Leaves are the least of the disadvantages of outside lockers!

But to return to the start of term, the interior of the New Building did look amazing as preparations for the school day got underway.

Entrance & Dining Area of the New Building from the Kitchen.
The Salad, Sandwich and Dessert Bar is stocked up ready for lunchtime in the Servery Area (above) and for the first week the digital screen in the Dining Area showed the time-lapse video Wates created as the New Building was built (below).

Although this is gradually being whittled away now, under Hilary French every day began with a Briefing in the Staffroom at 8.25 am and the first day of Newcastle High School Mk2 was no exception.

NHSG staff congregated for the first Briefing on Tankerville before (above) and after (below) the arrival of Hilary French.

As with all first days of the new school year, it was off to the Form Rooms after that followed fairly promptly by Full School Assembly.

The new Hall as set up for its first Assembly.

By chance, this was one of my lighter teaching days, but, back in the Head of Year Office, it wasn’t possible to get comfy there yet.  Right from the start we had painters from Purdey’s around a lot of the time, touching up corridor walls which had been scuffed when the removal men brought in the furniture.  Surely white must be one of the least practical colours for a school, I said?   Every tradesman agreed and, despite the signage, even I got white paint on my clothes.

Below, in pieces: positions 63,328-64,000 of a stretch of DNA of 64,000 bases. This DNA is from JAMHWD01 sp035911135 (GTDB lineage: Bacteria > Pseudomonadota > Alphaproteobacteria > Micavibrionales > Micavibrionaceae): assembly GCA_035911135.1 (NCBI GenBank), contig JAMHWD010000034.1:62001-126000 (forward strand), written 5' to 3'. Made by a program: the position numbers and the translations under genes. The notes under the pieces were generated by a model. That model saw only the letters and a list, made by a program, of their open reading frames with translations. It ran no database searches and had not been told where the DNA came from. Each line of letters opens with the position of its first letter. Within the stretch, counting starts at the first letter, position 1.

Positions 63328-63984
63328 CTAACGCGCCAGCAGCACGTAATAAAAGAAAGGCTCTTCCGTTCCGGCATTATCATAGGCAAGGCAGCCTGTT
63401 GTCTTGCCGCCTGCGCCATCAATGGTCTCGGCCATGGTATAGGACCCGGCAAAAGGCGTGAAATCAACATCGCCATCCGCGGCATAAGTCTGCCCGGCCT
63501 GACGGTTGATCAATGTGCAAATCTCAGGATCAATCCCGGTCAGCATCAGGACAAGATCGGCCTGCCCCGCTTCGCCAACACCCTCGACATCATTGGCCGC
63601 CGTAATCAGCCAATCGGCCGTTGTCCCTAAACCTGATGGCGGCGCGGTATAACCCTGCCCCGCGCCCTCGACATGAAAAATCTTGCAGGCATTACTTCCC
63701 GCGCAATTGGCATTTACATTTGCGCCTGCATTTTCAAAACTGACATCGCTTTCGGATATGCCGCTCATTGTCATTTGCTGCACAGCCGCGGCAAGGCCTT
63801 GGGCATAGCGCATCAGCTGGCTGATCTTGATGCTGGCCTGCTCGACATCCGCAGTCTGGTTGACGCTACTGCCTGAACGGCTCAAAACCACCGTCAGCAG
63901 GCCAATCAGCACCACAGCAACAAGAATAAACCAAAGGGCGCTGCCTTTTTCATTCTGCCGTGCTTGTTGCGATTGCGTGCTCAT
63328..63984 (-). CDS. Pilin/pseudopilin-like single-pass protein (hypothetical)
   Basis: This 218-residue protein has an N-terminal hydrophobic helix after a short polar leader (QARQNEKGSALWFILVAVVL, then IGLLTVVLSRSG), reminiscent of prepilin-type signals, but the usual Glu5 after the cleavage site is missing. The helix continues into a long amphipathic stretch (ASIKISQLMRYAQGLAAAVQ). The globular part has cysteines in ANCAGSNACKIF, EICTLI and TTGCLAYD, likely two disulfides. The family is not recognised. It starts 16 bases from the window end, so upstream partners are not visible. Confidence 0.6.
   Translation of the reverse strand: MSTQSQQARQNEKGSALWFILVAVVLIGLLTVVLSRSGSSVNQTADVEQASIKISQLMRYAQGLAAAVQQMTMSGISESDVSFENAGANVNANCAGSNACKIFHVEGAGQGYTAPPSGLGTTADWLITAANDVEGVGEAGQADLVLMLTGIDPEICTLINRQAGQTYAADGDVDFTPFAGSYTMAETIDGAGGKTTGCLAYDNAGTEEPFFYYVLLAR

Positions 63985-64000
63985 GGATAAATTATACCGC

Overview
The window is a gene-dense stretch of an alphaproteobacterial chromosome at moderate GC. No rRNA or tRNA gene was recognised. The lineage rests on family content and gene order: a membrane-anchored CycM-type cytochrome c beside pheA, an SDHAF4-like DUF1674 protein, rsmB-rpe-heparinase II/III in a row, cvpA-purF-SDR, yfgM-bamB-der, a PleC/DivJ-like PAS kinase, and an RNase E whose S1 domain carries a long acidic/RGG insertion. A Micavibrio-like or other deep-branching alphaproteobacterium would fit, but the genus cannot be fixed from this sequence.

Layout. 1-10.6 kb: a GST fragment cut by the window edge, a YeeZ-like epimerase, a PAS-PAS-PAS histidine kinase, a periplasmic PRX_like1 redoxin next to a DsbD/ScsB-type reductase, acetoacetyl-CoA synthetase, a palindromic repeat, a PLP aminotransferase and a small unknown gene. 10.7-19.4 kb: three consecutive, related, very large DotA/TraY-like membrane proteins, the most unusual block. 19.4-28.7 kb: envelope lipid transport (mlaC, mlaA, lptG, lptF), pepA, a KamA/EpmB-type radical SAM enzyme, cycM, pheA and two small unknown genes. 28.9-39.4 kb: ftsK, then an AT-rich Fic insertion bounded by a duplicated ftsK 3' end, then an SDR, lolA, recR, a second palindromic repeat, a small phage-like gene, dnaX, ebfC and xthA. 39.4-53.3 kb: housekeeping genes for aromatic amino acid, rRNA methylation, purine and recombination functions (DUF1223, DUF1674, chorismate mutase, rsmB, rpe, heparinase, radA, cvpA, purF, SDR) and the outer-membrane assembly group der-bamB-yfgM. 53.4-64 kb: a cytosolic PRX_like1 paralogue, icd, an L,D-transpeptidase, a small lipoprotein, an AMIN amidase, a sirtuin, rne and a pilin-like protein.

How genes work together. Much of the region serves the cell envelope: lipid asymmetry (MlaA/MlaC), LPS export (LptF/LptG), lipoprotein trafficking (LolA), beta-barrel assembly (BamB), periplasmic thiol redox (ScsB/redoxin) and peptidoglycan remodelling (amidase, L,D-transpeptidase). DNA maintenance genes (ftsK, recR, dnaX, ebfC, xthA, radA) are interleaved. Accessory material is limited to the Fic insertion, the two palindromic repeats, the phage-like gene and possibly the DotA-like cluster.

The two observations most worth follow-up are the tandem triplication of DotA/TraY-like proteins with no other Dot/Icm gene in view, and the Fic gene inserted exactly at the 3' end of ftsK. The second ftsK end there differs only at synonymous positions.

Chris from Purdey’s at work beside our office.

To be honest, since the side car park was used as a builder’s yard right up until November, my Chemistry-Prep-Room-Sink desk, despite being the window seat, wasn’t the ‘best seat in the house’ for a long while.  Noisy and weird things kept appearing at the window.

Welcome to my world: one day a lorry, the next a huge cement-mixer (above) but eventually I did make myself at home there (below) – despite the hard plastic chair and the room being sandwiched between two wall-mounted audio screens.

We were miles away from the Staffroom – literally at the opposite end of the school – but we had use of a little kitchen in the Old Building where the sliding door between the large and small dining rooms used to be.  That suited me fine and there was a staff toilet nearby too – running the full length of the old Waiting Area and Meeting Room.  On my way there that morning, I spied a familiar figure through the glass on my left.  Giuseppe was snagging already.

I spy with my little eye Giuseppe Ferrara glued to his smart-phone in the back Quadrangle.